VIEWS: 2 PAGES: 67 POSTED ON: 6/28/2012
Particle Physics Detectors Lecture 1 of 2 Robert Roser Fermi National Accelerator Laboratory A Different Kind of Lecture.. Trying Something Different • Lectures are too short to go through the details of silicon, tracking, calorimeters, luminosity…. • Each topic could be the subject of a several hour lecture • Instead, I will try approach detectors from a designers perspective • How do you design an experiment – What goes into the decisions that are being made? – Why does each detector look the way it does? – Try to give you an appreciation for what these designers have to do. Particle Detectors come in all sorts of shapes and sizes Fixed Target Neutrino Experiment, Fermilab Fermilab E706 KTEV Hall Miniboone, Fermilab CDMS Fridge and Coldbox in the mine FNAL E687 Microstrip Detector FNAL CDF Silicon under assembly UA2, CERN Aleph at LEP (CERN) The CDF Experiment The D0 Experiment CMS CMS CMS (SX5) ATLAS The Cold Truth! Detectors have to work near the beam… LHC can be intimidating Putting the LHC Stored Energy in Perspective • LHC stored energy at design ~700 MJ – Amount of Power created if that energy is deposited in a single orbit: ~10 TW (world energy production is USS New Jersey (BB-62) ~13 TW) 16”/50 guns firing • Battleship gun kinetic energy ~300 MJ Why not start with 1034 on Day One? 2 Luminosity Equation: L fE nb N p n * • Quantities we cannot easily change: • Quantities we can easily change – f: revolution frequency of the LHC – nb: number of bunches • set by radius and c • Factor of 3 lower initially – E: beam energy – b* : strength of final focus • set by physics goals • Factor of ~2 possible – en: beam emittance at injection – Np: protons per bunch • set by getting the beam into • Can be as small as we want the LHC • Initially, can be within a factor of ~2 of design This works out to 4 x 1032 on Day One Prudence and Luminosity Profile • There is a HUGE amount of stored energy in the LHC at design • Safety/sanity requires that we operate with less stored energy until we have plenty of experience with beam aborts – This means less intense proton beams – This means substantially lower luminosity • luminosity goes as the square of stored energy – LHC Physicists (especially those involved with the silicon) will probably insist on many successful unintentional store terminations before agreeing to putting more beam into the machine • Expect that the luminosity will grow slowly – If we are not absolutely confident in our ability to tolerate an unintentional store termination, luminosity will grow even more slowly “Accidents Can Happen” Elvis Costello – Armed Forces Each proton bunch is like a bullet! Tevatron Primary collimator Beam Incident caused by a device moving Secondary collimator toward the beam too quickly and too close! LHC beam power = 350 x Tevatron! monitoring, shielding, collimators, diagnostic tools, a well engineered abort system as well as communication between machine and experiment teams is essential to avoid the above… What is 1 fb-1? • 1 fb-1 = 1014 collisions – 2 nanograms of matter produced in collisions (about the same mass as a cell) • 1 fb-1 = 107 seconds of running at 1032 – More likely 5 x 106 seconds at 2 x 1032 • Note that the Tevatron has recently hit the 1 fb-1 milestone, 20 years after the first collisions – Probably 75% of the collisions it will ever produce will be in the last few years of operation Starting to Design an Experiment It starts with the Physics • Experiments in particle physics are based upon three basic measurements. – Energy flow and direction: calorimetry – Particle identification (e,μ,π,K,ν…) – Particle momentum: tracking in a magnetic field • Ability to exploit increased energy and luminosity are driven by detector and information handling technology. Searching for Particles • Event rates are governed by – Cross section σ(Ε)[cm2] –physics – Luminosity [cm-2s-1] = N1N2f / A • N1N2= particles/bunch • f = crossing frequency • A = area of beam at collision • Nevents= σ ∫ Ldt • Acceptance and efficiency of detectors • Higher energy: threshold, statistics • Higher luminosity: statistics Experimental Program (history) • Series of accelerators with increasing energy and luminosity • 25 years: domination of colliders • Proton colliders – “broadband” beams of quarks and gluons, -“search and discovery” and precision measurements • Electron colliders – “narrowband” beams, clean, targeted experiments and precision measurements Proton Colliders… • Most interesting physics is due to hard collision of quark(s) or gluon(s) • That production is central (and rare) and “jet” like • Remaining “spectators” scatter softly, products are distributed broadly about the beam line and dominate the average track density How do you design a detector? Global Detector Systems Overall Design Depends on: –Number of particles No single detector does it all… –Event topology –Momentum/energy Create detector systems –Particle identity Fixed Target Geometry Collider Geometry •Limited solid angle (d coverage (forward) •“full” solid angle d coverage •Easy access (cables, maintenance) •Very restricted access It starts with the Physics • What is the physics measurement that is driving the experiment? • What are the final states – how will you measure them? Examples include – Pizero ID (separation of two photons?) – J/Psi – good tracking – Light quarks – good calorimeter – b and c quarks (tagging) • What level of precision are you after? – Precision has a cost; dollars, complexity, and readout speed It continues with the Physics • Can you trigger on the physics process of interest? – Separate the unique signature of the physics of interest from the literally billions of collisions that go on each day • What is the rate? – Drives both the trigger and data acquisition system – Do you need to worry about “dead-time”? – How will you calibrate your detector? – How will you measure the various detector efficiencies Measuring the W Mass mW (GeV/c2) • Can I design an experiment using CDF/D0 components in the LHC era to improve the W Mass? Tevatron – Can you trigger on the Now 2009 physics process of interest? – Find new triggers/detectors to control the systematic errors – Get a better handle on the backgrounds, recoil products? mtop (GeV/c2) CDF Run 1 Systematics Still the Physics • Lots of things to think about to decide up- front before you ever start to think about the types of detectors, shapes and sizes… – It starts with the idea but one needs to think through all the way through the final analysis and level of precision to insure that the detector system proposed is up for the challenge! The tools of Particle Physics – Conservation of Energy – Conservation of Momentum – E = M c2 – Of course there are other equations that help but these are the core principles upon which we work. How do we use this tool kit? • Given the physics equations, what should we design our detector to measure? – Position of the particles – Energy of the particles – Momentum of the particles • Other properties that might be nice to know (or even essential depending on the measurement) – Exact location of the collision point – Charge of the decay products – Initial energy of the incident particles – Polarization of incoming particles – ID of the incident Partices – And others… Ideal Detectors End products An “ideal” particle detector would provide… •Coverage of full solid angle, no cracks, fine segmentation •Measurement of momentum and energy •Detection, tracking, and identification of all particles (mass, charge) •Fast response: no dead time However, practical limitations: Technology, Space, Budget, and engineering prevent perfection… Detector Design Constraints • There are 4 things to keep in mind when designing a detector. – Size of the collision hall and specific characteristics of the building • Floor space • Weight? • How far underground? • Crane coverage? • Accessability of detector components • Gasses, cryogens, flammability, explodability, and ODH issues • Available AC power • Cooling Detector Design Constraints – Total construction cost • How much $$$ do you have to work with • How many physicists are available to participate in construction (how big is your collaboration?) • When do you want to be ready for collisions? • How “hard” will you be pushing current technology – – how much financial and schedule contingency is required? (more below) • An honest assessment of how well the collaborations skills and interests align to the work that lies ahead – Amount of time it takes to read the detector out after a collision – or reversed, how quickly do you need to read out the detector • Sets the drift time tracking chambers, • Integration time in calorimeters • Digitization time • Logging Time Detector Design Constraints – What is the current technology and where do we expect technology to be when the experiment is ready to take data • Most experiments these days take a long time. The time between “the expression of interest” to “ready for collisions” is measured in years • All of the technology required for the experiment to work does not have to be “ready” (commercial) at the proposal stage • Typically time for R&D • Moore’s law for computing is often relied upon RISK! • Is the level tolerable – Can’t push the envelope of technology for every detector • Will guarantee a blown schedule and cost over runs • Need to use new technologies judiciously • New Technology should not be used as a “carrot” to draw in collaborators that might otherwise pass. The Bottom Line! • There is no single “correct” answer to the above constraints – Every experiment finds its own “way” • Detector designers perform a difficult and almost impossible optimization task Detectors are an amazing blend of science, engineering, management and human sociology By the Way… • These constraints are not unique to particle physics – one would face the same issues in designing a boat to compete, for instance, in the America’s Cup! REALITY SETS IN! We can’t build a perfect detector • A perfect detector has no “holes” – Reality is that in order to read the detector, we need to get the signals out. This is done with cables. Cable paths force us to have “seams” in the detector where we don’t know what is happening • A perfect detector is identical in every direction with respect to the collision point – We need to support these detectors which means that the material is not isotropic. • A perfect detector is 100% efficient Time Rare Collision Events Rare Events, such as Higgs production, are difficult to find! Need good detectors, triggers, readout to reconstruct the mess into a piece of physics. Cartoon by Claus Grupen, University of Seigen Experimental Trigger • Need to decide what characteristics in an event means the event is interesting – high Pt tracks – lots of energy in the calorimeter – missing energy (energy inbalance) – Displaced vertex – High energy muon, photon, electron,… • A trigger by its nature bias’ the data • You have to make sure you understand exactly what you are doing to correct the data for this bias. We can’t collect data from every Event! • Take CDF as an example… – We have a collision every 396 nano seconds ~ once every 10-6 seconds – We can only write data to tape at ~100 hz – While we write data to tape, the detector is “dead” – Deadtime can be avoided with proper buffering – Deadtime is NOT evil – it just needs to be controlled. • Not all collisions are interesting! • Name of the game is “live-time” -- required in order to look for rare processes • Develop an electronics based “trigger” in order to solve this problem CDF’s 1st Top Event… (run 1) The LHC •High luminosity means multiple interactions •At design luminosity, LHC experiments will face roughly 25 minimum bias events per bunch crossing •Parton distributions mean no beam energy constraint •Conservation only in the transverse plane •Initial state radiation (qcd) •Even more activity Complicated Collisions Lets Get Down To Business… Individual Detector Types Modern detectors consist of many different pieces of equipment to measure different aspects of an event. Measuring a particle’s properties: 1. Position 2. Momentum 3. Energy 4. Charge 5. Type Lepton Identification • Electrons: – compact electromagnetic cluster in calorimeter – Matched to track • Muons: – Track in the muon chambers – Matched to track • Taus: – Narrow jet – Matched to one or three tracks • Neutrinos: – Imbalance in transverse momentum – Inferred from total transverse energy measured in detector “Jets” Jet (jet) n. a collimated spray of high energy hadrons Quarks fragment into many particles to form a jet, depositing energy in both calorimeters. Jet shapes narrower at high ET. Electrons and Jets Hadronic Calorimeter Energy Electromagnetic Calorimeter Energy • Jets can look like electrons, e.g.: – photon conversions from 0’s: ~13% of photons convert (in CDF) – early showering charged pions • And there are lots of jets!!! Modern Collider Detectors • the basic idea is to measure charged particles, photons, jets, missing energy accurately • want as little material in the middle to avoid multiple scattering • cylinder wins out over sphere for obvious reasons! CDF Top Pair Event b quark jets high pT muon missing ET q jet 1 b-quark lifetime: c ~ 450m b quarks travel ~3 mm before decay q jet 2 CDF Top Pair Event Particle Detection Methods Signature Detector Type Particle Jet of hadrons Calorimeter u, c, tWb, d, s, b, g ‘Missing’ energy Calorimeter e, , Electromagnetic shower, Xo EM Calorimeter e, , We Purely ionization interactions, dE/dx Muon Absorber , Decays,c ≥ 100m Si tracking c, b, CDF Schematic CDF Run 2 Detector Endwall Calorimeter Central Outer Tracker Silicon Vertex Detector New Endplug Calorimeter Particle Identification Methods Constituent Si Vertex Track PID Ecal Hcal Muon electron primary — — Photon primary — — — — u, d, gluon primary — — Neutrino — — — — — — s primary — c, b, secondary — primary — MIP MIP PID = Particle ID MIP = Minimum v (TOF, C, dE/dx) Ionizing Particle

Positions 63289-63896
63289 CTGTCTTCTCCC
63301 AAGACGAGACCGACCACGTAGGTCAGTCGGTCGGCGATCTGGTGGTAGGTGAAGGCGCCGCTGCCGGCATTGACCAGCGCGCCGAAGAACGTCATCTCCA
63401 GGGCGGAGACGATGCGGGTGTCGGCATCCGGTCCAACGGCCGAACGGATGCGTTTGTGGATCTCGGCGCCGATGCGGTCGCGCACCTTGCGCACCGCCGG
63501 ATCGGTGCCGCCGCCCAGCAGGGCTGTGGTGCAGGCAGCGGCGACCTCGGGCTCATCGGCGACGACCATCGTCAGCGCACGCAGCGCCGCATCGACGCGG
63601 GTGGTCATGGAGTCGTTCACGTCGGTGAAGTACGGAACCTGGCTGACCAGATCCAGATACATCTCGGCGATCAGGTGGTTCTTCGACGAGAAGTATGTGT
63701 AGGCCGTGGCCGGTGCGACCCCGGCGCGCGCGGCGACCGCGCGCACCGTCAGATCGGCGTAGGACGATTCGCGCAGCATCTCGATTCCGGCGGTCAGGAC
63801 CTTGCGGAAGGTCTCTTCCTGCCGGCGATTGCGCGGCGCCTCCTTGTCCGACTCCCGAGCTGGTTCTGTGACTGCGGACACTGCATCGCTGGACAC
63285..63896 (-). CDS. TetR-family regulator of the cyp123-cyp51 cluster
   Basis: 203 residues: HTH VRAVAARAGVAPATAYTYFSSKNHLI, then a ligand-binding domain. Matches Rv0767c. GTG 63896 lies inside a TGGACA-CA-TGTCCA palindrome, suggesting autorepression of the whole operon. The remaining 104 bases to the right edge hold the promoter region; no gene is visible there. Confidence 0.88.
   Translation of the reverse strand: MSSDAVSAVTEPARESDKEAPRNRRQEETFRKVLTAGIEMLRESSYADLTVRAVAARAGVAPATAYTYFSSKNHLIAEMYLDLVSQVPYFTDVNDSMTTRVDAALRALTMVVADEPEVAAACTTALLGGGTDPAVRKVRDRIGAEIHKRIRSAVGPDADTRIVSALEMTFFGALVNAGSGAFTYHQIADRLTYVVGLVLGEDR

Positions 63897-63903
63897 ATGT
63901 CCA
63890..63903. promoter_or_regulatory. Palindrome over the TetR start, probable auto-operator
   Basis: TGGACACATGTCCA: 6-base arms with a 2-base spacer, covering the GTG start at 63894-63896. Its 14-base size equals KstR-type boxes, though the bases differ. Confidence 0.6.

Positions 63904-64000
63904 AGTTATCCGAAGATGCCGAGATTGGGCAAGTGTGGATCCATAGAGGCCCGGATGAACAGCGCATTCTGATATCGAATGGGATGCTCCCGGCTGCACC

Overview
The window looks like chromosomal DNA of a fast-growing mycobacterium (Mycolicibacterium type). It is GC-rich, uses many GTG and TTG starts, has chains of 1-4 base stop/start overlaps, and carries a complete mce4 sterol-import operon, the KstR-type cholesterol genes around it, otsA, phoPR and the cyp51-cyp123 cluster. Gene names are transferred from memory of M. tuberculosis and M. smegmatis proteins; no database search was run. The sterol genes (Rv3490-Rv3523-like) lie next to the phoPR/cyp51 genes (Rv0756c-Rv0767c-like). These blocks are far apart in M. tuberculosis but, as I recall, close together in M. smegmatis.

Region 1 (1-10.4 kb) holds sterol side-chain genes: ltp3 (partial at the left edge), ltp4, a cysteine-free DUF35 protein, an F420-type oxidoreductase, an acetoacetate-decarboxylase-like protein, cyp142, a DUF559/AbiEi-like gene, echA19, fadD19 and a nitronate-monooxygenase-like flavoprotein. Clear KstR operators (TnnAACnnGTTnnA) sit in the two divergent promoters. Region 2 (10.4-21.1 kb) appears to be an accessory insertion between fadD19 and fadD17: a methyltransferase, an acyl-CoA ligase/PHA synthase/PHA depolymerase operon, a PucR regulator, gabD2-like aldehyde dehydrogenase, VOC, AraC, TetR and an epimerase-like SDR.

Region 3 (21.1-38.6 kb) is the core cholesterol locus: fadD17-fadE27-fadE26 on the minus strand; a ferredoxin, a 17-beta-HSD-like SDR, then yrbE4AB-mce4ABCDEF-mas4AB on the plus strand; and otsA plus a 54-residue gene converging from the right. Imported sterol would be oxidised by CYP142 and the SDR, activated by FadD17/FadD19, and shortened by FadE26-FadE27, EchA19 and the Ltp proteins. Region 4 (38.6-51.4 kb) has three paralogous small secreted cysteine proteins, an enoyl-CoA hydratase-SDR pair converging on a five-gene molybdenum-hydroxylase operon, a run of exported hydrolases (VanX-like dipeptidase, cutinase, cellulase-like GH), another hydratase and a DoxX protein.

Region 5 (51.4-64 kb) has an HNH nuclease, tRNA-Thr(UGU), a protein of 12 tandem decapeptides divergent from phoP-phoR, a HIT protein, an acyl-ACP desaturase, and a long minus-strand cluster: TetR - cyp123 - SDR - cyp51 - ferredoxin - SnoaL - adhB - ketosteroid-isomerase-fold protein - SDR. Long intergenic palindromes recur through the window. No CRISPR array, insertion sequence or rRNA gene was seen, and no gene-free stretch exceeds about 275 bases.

"252b Lecture 3 Detectors"